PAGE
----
From the silly to the severe, the world seems a richer, closer, more interconnected place now that user-generated video and mash-ups and cut-and-pasted clips are illustrating, commenting upon, mocking and recording the world second by second. Naturally, people were sharing video on the Net before YouTube, just as there were search engines before Google. But the two platforms dominate, and help immensely to facilitate, their chosen domains. Their marriage is potent. Not long from now, I'm going to hear a rumor of a riot in Shanghai or a rave in Bangalore. I will Google it, and I will see it. Maybe I will be enlightened or amused or rocked. Maybe I'll be depressed or disgusted or immediately distracted by something else. Whatever -- the opportunities for connection and conversation just continue to grow.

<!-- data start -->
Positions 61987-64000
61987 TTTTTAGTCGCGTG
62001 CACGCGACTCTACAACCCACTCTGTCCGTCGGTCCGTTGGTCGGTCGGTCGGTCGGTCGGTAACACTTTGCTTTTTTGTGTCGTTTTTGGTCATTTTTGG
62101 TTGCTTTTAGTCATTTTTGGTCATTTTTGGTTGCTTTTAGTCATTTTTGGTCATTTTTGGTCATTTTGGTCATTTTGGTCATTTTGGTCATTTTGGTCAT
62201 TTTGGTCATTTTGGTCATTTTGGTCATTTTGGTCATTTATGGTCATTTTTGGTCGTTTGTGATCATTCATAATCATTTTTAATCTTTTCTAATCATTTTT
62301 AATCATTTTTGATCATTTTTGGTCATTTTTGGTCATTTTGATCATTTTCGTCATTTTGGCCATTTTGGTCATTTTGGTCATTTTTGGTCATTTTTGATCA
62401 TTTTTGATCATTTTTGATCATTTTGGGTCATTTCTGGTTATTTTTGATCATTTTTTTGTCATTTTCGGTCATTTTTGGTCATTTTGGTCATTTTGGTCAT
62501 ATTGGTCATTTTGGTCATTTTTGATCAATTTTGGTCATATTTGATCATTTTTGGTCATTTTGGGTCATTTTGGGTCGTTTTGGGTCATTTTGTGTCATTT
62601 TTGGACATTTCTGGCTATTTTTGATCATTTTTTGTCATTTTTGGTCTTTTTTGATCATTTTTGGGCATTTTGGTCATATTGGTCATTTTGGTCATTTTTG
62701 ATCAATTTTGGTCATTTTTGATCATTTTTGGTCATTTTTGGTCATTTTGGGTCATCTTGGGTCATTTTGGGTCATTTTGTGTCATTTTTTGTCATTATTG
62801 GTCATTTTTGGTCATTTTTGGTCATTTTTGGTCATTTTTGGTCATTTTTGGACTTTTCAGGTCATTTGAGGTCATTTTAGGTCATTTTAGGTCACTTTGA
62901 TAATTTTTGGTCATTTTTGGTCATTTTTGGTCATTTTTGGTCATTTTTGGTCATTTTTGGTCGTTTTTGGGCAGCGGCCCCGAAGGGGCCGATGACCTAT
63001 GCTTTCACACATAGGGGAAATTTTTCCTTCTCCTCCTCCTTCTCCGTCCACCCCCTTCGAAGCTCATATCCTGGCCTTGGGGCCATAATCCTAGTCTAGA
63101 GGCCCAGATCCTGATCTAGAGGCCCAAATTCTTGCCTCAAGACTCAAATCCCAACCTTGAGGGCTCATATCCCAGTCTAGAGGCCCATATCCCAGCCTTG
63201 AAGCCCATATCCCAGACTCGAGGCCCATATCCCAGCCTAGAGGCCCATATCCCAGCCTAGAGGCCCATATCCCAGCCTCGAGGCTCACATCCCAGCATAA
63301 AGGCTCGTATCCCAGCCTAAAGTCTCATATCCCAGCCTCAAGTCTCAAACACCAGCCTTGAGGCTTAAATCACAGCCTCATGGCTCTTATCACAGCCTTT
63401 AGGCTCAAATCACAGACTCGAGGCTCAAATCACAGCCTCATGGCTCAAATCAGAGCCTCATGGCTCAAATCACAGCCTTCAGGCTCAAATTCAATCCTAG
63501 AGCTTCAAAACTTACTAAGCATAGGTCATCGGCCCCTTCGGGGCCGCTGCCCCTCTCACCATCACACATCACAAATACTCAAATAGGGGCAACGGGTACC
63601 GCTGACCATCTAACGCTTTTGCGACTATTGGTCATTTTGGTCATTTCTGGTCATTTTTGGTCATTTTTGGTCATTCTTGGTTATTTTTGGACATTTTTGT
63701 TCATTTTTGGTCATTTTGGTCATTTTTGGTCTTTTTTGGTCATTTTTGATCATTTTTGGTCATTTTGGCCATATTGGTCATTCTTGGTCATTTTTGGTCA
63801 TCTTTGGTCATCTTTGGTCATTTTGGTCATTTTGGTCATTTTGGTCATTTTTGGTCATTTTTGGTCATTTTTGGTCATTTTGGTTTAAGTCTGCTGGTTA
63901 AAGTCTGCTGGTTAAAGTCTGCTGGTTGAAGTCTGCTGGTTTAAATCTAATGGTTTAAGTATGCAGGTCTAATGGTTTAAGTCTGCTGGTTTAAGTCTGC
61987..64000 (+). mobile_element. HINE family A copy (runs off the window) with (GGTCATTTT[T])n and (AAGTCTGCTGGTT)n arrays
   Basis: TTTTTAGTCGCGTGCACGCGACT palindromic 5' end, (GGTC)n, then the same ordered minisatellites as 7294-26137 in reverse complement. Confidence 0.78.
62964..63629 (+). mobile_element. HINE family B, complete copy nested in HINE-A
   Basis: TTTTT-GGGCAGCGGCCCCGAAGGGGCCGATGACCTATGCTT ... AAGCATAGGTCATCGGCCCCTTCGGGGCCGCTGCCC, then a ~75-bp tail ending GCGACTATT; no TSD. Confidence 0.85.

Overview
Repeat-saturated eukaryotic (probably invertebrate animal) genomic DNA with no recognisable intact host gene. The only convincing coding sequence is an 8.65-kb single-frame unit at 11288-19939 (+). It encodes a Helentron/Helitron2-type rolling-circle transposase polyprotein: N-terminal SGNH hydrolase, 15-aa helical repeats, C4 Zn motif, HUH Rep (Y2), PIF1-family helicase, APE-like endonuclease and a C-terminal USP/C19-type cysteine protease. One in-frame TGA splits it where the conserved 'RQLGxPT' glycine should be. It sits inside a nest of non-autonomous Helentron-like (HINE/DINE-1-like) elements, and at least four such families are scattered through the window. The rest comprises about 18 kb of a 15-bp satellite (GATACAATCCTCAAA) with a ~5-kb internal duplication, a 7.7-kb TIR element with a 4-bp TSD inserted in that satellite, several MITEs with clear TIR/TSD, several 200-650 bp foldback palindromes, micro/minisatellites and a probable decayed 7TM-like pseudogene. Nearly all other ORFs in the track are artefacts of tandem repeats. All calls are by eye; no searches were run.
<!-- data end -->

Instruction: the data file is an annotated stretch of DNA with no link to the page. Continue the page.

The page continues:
-- Andrew Leonard
I was very upset when I saw what happened to MS's Ferrari and was sat there in a state of semi-shock and disbelief, until I saw him in the garage, smiling and shaking the hands of every single mechanic. If Monaco was the lowest point for my support for Michael, then that moment may have been the highest - certainly as far as off-track behavior is concerned. Maybe it stands out more prominently in light of the recent headlines, but that was really special and in a way 2006 now has something from every period of Michael's career in Ferrari, and this very public display of what helped him make Ferrari what it has become is the next best thing to what should have been.
Alonso showed today that regardless to how much he runs his mouth off the track, he is still superb on it. I don't think either of them can be called lucky or unlucky - both would be deserving champions as they have proved time and again this season that they are the class of the field and trying to nitpick for faults is pathetic: you don't win 7 races in a season and be undeserving of a WDC, you simply don't.